Speaking on the occasion, the President said that cooperation in education has been the fulcrum of Indian engagement with Ethiopia. When Ethiopia embarked on its efforts to expand its education sector, Indian teachers were invited here to teach in elementary and secondary schools. Those early pioneers travelled to the remotest parts of the country, instilled values and ideals in young minds and dedicated entire lifetimes to the noble calling of teaching.
Today, the President said, 2,000 Indian faculty members are contributing to teaching and to academic research in Ethiopian universities. Indian academics comprise the largest and among the most valued expatriate teaching communities in Ethiopian universities. We are proud that they serve as a bridge between our respective academic communities. They have fostered linkages and research collaborations between universities and educational institutions in both countries.
The President said that every year India welcomes hundreds of Ethiopian students as part of its African scholarship programmes. They come on fully-funded scholarships to carry out research or get a higher degree. This is a shining example of cooperation between two emerging economies. In addition, there is the Pan-African e-Network Project, a milestone in educational and capacity building collaboration between African countries, including of course Ethiopia, and India. It was created in this very city in 2009. Crafted in Addis Ababa eight years ago, it connects 48 countries of Africa to India.
The President said that just as Indian teachers have contributed to Ethiopian institutions, a steady stream of Ethiopian students has added to the scholarship and cultural mosaic of universities in India. It is a matter of great happiness for us that alumni of Indian educational institutions occupy positions of eminence in Ethiopia. He said that he understands this list includes the First Lady and at least nine Ministers in the Cabinet.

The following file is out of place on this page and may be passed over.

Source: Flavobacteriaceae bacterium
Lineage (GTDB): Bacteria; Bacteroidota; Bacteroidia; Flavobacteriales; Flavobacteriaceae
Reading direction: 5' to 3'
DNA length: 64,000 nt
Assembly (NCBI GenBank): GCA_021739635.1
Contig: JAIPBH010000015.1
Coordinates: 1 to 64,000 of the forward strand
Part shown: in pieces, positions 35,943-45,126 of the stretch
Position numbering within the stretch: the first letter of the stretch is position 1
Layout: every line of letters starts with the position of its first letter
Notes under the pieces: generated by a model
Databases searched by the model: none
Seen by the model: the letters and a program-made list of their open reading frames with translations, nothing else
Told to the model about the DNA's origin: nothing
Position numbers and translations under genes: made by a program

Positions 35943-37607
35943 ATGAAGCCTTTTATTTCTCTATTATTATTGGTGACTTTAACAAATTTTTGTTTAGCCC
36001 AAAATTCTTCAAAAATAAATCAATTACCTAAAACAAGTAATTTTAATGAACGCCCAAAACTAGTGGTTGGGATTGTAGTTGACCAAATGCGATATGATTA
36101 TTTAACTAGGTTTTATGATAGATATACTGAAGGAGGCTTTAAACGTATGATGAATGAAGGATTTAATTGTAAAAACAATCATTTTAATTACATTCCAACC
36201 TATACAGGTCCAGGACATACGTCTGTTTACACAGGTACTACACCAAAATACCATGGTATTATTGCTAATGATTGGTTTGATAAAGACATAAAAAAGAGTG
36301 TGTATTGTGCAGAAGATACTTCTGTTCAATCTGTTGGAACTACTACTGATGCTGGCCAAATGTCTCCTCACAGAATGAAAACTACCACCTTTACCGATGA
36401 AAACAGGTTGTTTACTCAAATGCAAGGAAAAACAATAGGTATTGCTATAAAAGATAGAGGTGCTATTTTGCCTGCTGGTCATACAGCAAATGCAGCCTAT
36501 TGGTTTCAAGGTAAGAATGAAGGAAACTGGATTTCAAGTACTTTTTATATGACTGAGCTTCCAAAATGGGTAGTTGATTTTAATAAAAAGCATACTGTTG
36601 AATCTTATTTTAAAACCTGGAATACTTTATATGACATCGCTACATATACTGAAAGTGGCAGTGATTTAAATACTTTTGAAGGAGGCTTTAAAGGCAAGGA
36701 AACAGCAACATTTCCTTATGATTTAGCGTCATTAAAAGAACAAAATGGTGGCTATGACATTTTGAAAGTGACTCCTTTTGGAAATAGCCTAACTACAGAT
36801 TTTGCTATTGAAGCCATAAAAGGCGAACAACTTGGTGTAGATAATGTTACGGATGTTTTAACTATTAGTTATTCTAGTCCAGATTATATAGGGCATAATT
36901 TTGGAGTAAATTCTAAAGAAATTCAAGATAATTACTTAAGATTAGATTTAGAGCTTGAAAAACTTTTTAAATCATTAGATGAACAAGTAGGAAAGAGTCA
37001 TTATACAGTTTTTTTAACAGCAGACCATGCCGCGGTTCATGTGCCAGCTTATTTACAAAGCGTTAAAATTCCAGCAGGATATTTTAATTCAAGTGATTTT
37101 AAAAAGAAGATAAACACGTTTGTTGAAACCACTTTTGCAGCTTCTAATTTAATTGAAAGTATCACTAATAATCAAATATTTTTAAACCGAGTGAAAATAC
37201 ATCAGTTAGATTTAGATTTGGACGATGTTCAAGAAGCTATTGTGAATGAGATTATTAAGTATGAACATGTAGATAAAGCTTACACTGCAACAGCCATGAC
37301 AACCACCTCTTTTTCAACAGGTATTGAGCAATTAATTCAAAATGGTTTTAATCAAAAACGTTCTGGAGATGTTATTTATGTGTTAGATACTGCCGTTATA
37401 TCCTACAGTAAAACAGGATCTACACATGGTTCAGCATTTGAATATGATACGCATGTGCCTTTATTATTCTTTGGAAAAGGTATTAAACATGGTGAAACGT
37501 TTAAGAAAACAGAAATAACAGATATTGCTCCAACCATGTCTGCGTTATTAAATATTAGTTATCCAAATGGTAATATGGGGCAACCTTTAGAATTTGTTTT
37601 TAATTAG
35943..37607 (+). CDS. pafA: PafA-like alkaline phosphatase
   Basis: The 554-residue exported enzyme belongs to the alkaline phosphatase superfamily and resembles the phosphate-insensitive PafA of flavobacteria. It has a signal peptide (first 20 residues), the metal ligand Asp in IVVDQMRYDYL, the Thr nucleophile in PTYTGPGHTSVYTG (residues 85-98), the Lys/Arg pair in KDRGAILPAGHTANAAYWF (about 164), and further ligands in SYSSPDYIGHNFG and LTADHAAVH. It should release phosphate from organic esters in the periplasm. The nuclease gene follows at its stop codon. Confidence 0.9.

President pointed out that in terms of our demographic profiles, both Ethiopia and India are young countries; 65 per cent of Indias people are below the age of 35; and 64 per cent of Ethiopias people are below the age of 25. We have a similar set of challenges. These centre on equipping our young people and our students with the education and skills to compete in the 21st century economy. Above all there is the need to foster an economic model that contributes to local communities, rather than extracts from them. In this, Ethiopia and indeed all of Africa will find India a willing and sensitive partner.
The President said that outcomes of such a friendship are seldom a quick sprint; they are more likely to be a marathon. In India, Ethiopia has a long-distance running partner. And surely the land of Bikila and Gebrselassie knows and treasures the value of a long-distance runner.
Yesterday (October 5, 2017) in the evening, the President held wide-ranging talks with Ethiopias Prime Minister Hailemariam Desalegn. Subsequently, he attended the banquet hosted in his honour by the President of the Federal Democratic Republic of Ethiopia, Dr Mulatu Teshome in the Presidential Palace in Addis Ababa.
(This story has not been edited by Business Standard staff and is auto-generated from a syndicated feed.)